Page 1 of 2 12 LastLast
Results 1 to 15 of 20
  1. #1
    Join Date
    Dec 2005
    Location
    Texas
    Posts
    100

    Unanswered: How to find the median?

    I've noticed that SQL Server (and other DBMSs I've looked at) doesn't seem to have a built-in function for finding the median of a range of numbers.

    Gack!

  2. #2
    Join Date
    Apr 2002
    Location
    Toronto, Canada
    Posts
    20,002
    gack is right

    see this thread from way back in the archives
    rudy.ca | @rudydotca
    Buy my SitePoint book: Simply SQL

  3. #3
    Join Date
    Feb 2004
    Location
    One Flump in One Place
    Posts
    14,912
    Your required solution may not be quite as complicated as the one linked to. That particular poster needed the median of some not-yet-calculated-values so these values are calculated in derived tables.

    If you simply have a table with several values that you want to find the median of then the SQL is simpler.
    Testimonial:
    pootle flump
    ur codings are working excelent.

  4. #4
    Join Date
    Feb 2004
    Location
    In front of the computer
    Posts
    15,579
    Provided Answers: 54
    Median does not have a set based solution. You have to iterate in order to find the median (order matters to compute a median). Engines that process a row at a time do medians easily, engines that process sets have a real problem with it.

    -PatP

  5. #5
    Join Date
    Apr 2002
    Location
    Toronto, Canada
    Posts
    20,002
    okay, which is it? "does not have a set based solution" or "have a real problem with it"?

    what about this type of solution:
    Code:
    SELECT 
       CASE WHEN COUNT(*)%2=1 
            THEN x.Hours 
            ELSE (x.Hours+MIN(CASE WHEN y.Hours>x.Hours 
                                   THEN y.Hours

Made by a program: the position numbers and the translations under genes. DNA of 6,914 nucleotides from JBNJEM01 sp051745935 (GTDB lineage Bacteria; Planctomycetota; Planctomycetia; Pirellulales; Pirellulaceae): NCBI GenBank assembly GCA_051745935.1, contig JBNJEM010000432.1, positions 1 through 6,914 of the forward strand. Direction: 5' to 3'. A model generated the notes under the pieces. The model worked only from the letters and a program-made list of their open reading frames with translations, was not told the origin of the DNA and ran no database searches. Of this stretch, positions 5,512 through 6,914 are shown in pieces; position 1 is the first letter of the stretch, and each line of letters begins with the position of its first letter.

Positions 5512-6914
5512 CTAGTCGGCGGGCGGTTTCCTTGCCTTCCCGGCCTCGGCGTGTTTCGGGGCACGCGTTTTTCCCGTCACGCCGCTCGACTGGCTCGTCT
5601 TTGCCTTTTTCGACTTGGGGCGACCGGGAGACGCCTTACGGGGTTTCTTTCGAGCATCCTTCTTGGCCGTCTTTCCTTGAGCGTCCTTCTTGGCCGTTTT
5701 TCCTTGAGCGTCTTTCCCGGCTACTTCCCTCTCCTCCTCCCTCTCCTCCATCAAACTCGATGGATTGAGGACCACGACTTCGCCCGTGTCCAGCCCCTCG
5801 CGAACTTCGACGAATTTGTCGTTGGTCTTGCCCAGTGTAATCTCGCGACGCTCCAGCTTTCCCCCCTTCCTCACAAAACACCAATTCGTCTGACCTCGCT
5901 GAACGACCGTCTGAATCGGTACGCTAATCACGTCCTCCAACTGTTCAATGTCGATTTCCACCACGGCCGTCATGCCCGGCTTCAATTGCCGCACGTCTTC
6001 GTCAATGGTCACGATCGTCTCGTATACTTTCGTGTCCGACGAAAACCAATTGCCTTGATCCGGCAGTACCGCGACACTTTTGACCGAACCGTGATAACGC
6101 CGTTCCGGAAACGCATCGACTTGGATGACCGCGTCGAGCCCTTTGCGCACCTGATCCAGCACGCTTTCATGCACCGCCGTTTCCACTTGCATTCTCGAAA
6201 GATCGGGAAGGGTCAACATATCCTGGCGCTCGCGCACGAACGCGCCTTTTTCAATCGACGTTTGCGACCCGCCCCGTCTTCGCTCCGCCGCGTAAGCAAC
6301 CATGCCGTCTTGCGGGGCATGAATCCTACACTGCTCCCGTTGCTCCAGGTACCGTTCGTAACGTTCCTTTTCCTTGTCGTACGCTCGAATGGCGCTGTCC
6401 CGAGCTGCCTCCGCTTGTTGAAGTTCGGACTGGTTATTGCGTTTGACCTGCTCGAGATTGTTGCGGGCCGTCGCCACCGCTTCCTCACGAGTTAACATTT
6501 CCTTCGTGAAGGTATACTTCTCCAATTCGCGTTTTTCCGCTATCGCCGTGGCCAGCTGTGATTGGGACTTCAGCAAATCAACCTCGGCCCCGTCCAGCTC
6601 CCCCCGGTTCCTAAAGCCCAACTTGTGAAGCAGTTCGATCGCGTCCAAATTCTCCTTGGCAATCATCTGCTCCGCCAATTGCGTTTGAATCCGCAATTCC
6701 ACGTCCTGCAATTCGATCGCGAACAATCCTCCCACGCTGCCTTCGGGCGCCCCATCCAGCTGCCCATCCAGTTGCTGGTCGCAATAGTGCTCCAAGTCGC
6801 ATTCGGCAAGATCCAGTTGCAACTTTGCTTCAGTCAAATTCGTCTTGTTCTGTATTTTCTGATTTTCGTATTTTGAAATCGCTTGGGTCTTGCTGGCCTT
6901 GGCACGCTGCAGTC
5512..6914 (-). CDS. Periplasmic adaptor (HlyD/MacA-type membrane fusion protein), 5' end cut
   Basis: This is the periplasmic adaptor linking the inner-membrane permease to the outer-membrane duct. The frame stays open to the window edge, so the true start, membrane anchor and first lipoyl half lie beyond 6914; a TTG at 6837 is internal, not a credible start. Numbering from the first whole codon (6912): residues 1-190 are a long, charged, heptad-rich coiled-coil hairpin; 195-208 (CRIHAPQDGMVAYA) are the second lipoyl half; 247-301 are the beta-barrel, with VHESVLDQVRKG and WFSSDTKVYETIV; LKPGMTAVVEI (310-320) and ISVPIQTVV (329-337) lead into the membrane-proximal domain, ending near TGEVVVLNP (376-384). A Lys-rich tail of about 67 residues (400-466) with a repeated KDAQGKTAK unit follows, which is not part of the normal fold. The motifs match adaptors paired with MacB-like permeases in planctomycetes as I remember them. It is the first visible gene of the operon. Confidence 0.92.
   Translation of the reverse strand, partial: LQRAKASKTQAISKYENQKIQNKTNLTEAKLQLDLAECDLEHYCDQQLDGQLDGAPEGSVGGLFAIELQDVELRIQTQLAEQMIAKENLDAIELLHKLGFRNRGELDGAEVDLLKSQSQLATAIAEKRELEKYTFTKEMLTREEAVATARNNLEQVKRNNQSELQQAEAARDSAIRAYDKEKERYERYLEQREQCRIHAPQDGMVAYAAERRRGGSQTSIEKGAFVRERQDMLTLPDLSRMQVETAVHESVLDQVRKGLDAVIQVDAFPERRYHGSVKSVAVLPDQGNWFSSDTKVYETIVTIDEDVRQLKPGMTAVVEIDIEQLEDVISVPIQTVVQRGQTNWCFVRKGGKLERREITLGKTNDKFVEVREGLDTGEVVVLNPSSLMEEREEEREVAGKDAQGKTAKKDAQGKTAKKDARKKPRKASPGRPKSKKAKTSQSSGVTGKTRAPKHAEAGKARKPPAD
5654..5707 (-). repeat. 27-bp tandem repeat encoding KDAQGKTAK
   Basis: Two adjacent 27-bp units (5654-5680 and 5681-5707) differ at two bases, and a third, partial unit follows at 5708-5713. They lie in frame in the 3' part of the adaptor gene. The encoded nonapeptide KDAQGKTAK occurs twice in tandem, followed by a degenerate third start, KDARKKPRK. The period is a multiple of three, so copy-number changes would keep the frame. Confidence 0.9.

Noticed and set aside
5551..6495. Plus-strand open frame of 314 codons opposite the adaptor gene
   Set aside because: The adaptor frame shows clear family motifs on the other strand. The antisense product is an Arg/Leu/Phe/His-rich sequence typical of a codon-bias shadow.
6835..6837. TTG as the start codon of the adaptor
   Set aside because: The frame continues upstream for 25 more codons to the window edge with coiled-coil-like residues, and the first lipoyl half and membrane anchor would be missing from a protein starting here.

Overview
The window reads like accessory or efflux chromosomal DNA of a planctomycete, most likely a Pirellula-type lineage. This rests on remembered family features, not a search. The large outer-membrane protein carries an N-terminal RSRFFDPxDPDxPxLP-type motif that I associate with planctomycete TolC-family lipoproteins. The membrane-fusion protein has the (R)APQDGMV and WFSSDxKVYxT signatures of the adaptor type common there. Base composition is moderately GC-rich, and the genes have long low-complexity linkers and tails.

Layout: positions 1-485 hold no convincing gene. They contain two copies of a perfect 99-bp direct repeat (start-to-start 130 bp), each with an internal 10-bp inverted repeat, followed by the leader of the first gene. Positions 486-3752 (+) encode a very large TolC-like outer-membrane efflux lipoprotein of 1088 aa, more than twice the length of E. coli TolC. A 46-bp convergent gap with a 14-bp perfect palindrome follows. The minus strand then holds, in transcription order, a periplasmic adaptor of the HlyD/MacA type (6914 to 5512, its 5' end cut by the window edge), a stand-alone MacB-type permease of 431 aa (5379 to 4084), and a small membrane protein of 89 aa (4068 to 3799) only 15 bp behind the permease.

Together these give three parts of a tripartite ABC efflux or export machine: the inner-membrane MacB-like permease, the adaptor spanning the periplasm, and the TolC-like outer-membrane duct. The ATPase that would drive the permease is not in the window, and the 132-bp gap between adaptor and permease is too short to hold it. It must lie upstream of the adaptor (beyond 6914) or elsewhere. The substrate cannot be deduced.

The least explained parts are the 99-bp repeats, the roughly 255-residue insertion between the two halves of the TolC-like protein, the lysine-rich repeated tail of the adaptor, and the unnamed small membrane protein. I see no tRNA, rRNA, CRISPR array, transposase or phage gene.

END))/2.0 
       END median
    FROM BulbLife x, BulbLife y
    GROUP BY x.Hours
    HAVING 
       SUM(CASE WHEN y.Hours <= x.Hours 
          THEN 1 ELSE 0 END)>=(count(*)+1)/2 AND
       SUM(CASE WHEN y.Hours >= x.Hours 
          THEN 1 ELSE 0 END)>=(count(*)/2)+1
    
    -- from Transact-SQL Cookbook Chapter 8  Statistics in SQL
    rudy.ca | @rudydotca
    Buy my SitePoint book: Simply SQL

  6. #6
    Join Date
    Feb 2004
    Location
    One Flump in One Place
    Posts
    14,912
    Or:

    Code:
    SELECT A.TheValue AS TheMedian
    FROM (SELECT DISTINCT TheValue FROM MyTable) A, MyTable B
    GROUP BY A.TheValue 
    HAVING sum(SIGN(A.TheValue - B.TheValue )) IN (0, -1)
    Testimonial:
    pootle flump
    ur codings are working excelent.

  7. #7
    Join Date
    Feb 2004
    Location
    One Flump in One Place
    Posts
    14,912
    Beg your pardon - blummin' thing has failed.
    Testimonial:
    pootle flump
    ur codings are working excelent.

  8. #8
    Join Date
    Feb 2004
    Location
    In front of the computer
    Posts
    15,579
    Provided Answers: 54
    The Median depends on order in every case, and non-deterministic rows for data with an even number of elements. Because Median depends on element order, there can't be any set based solution, because sets have no order.

    I never said that you can't solve it with SQL, that's a very different claim. There are several ways to do that. You still can't solve it declaratively, and you can't solve it with sets.